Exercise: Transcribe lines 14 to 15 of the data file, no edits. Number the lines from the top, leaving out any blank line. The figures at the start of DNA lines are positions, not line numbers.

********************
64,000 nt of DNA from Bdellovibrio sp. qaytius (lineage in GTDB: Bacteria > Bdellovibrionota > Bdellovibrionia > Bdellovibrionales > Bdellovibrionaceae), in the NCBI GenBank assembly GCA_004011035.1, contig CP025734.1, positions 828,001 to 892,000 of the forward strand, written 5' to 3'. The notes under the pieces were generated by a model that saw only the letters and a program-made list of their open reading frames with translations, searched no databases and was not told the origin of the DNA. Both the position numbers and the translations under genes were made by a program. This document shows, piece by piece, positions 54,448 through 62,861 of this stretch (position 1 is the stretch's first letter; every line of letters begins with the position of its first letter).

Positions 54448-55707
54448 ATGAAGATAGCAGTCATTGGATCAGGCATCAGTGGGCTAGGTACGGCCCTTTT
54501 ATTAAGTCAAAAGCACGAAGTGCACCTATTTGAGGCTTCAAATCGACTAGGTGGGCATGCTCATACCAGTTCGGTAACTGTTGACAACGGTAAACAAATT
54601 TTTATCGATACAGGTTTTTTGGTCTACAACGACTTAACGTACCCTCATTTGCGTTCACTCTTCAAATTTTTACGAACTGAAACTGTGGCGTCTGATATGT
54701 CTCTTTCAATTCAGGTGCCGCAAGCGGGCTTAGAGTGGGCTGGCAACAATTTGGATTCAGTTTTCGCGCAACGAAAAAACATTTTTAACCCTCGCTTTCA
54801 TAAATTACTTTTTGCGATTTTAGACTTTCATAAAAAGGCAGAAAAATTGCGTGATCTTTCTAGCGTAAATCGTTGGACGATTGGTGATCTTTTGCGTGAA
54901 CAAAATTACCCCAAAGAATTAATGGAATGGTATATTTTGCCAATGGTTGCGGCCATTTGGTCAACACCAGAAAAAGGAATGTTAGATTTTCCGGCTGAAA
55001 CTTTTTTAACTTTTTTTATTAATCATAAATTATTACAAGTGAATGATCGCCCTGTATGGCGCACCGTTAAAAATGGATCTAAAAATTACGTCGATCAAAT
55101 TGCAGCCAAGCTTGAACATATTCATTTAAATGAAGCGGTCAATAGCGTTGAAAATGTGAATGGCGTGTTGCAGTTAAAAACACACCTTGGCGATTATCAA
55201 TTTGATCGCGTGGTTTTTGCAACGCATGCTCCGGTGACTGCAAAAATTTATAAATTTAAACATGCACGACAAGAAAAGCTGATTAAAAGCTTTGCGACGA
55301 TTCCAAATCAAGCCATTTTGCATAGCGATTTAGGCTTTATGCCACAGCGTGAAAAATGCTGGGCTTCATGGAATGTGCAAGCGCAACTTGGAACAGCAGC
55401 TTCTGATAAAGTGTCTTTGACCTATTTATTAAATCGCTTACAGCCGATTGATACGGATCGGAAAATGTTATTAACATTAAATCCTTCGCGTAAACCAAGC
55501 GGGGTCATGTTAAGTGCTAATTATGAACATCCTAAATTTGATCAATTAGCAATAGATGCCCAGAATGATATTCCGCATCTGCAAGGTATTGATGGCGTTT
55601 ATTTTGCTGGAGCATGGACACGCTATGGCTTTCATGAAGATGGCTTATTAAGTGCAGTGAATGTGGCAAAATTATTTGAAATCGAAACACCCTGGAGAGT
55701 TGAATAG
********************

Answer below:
55501 GGGGTCATGTTAAGTGCTAATTATGAACATCCTAAATTTGATCAATTAGCAATAGATGCCCAGAATGATATTCCGCATCTGCAAGGTATTGATGGCGTTT
55601 ATTTTGCTGGAGCATGGACACGCTATGGCTTTCATGAAGATGGCTTATTAAGTGCAGTGAATGTGGCAAAATTATTTGAAATCGAAACACCCTGGAGAGT